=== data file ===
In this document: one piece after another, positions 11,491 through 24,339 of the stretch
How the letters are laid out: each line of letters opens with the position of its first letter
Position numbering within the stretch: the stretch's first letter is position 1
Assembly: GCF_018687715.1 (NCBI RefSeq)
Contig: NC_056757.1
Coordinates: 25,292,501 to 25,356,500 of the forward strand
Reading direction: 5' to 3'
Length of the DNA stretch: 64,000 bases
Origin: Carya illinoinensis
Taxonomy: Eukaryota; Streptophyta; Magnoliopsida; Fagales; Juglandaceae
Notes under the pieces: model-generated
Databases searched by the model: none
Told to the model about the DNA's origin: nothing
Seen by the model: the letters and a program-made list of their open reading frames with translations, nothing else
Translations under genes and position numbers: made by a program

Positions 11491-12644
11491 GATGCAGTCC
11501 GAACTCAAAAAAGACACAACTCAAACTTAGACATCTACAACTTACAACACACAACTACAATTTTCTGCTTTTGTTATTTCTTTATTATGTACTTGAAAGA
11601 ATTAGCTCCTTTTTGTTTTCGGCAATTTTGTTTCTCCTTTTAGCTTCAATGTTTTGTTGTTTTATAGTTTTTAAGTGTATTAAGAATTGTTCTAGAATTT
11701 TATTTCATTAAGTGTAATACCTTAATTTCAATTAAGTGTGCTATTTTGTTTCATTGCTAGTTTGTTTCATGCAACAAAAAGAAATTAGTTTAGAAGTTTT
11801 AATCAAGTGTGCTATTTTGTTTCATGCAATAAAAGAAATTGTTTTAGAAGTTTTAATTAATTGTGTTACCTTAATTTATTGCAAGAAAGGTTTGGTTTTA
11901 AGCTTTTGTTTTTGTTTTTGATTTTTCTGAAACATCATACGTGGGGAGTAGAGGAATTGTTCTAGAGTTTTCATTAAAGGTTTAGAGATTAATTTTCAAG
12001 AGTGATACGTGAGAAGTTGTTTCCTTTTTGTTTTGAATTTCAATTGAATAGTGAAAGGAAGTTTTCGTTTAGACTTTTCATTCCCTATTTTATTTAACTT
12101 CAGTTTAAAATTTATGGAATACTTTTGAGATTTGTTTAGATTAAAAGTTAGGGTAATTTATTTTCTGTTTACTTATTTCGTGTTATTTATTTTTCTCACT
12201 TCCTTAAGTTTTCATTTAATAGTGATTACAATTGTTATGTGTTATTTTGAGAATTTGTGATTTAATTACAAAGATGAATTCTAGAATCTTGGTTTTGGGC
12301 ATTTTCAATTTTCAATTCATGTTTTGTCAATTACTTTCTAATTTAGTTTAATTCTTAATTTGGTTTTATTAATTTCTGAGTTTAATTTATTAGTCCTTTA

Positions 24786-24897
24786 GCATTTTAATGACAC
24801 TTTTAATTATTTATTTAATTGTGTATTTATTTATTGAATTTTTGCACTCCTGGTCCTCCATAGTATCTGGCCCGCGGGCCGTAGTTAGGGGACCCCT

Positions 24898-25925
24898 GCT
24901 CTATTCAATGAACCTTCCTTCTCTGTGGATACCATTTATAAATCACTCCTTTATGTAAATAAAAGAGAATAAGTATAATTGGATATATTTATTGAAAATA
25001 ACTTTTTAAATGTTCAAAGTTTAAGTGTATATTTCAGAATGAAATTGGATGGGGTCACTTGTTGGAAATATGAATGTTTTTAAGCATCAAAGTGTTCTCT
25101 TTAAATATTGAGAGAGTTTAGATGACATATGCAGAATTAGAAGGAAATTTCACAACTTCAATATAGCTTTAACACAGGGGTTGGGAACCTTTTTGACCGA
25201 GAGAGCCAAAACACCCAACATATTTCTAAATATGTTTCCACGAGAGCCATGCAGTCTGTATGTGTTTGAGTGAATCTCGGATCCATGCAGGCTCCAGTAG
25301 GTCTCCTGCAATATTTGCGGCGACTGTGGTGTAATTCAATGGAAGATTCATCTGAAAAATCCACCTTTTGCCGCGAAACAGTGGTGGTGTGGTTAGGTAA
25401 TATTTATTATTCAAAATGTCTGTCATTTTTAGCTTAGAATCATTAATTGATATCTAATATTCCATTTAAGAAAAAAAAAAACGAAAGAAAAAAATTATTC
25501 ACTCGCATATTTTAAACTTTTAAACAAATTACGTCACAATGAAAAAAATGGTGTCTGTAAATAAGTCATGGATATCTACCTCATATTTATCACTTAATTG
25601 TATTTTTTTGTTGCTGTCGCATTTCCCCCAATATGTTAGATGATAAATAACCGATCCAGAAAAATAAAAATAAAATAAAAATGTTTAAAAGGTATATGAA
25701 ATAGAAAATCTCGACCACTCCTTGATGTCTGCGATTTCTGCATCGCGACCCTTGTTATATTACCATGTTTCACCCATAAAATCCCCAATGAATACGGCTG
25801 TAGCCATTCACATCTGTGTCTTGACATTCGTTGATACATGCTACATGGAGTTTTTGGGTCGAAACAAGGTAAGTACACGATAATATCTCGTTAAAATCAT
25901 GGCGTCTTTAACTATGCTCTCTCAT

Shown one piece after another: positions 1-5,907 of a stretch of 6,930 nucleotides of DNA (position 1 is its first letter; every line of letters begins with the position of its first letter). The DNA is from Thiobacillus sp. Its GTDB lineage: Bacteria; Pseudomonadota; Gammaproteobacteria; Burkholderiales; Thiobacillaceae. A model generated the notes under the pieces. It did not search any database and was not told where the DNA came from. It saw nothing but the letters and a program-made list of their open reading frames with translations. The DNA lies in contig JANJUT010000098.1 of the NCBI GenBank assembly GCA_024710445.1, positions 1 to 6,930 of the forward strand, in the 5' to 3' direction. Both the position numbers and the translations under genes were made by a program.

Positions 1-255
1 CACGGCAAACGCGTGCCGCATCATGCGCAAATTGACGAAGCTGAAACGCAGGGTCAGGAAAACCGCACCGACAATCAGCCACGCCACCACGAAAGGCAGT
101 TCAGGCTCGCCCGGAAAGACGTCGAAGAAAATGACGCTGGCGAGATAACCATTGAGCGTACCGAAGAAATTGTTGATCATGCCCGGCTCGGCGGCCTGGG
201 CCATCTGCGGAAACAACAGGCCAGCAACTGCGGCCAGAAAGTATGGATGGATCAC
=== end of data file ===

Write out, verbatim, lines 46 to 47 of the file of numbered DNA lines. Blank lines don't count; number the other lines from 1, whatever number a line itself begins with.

101 TCAGGCTCGCCCGGAAAGACGTCGAAGAAAATGACGCTGGCGAGATAACCATTGAGCGTACCGAAGAAATTGTTGATCATGCCCGGCTCGGCGGCCTGGG
201 CCATCTGCGGAAACAACAGGCCAGCAACTGCGGCCAGAAAGTATGGATGGATCAC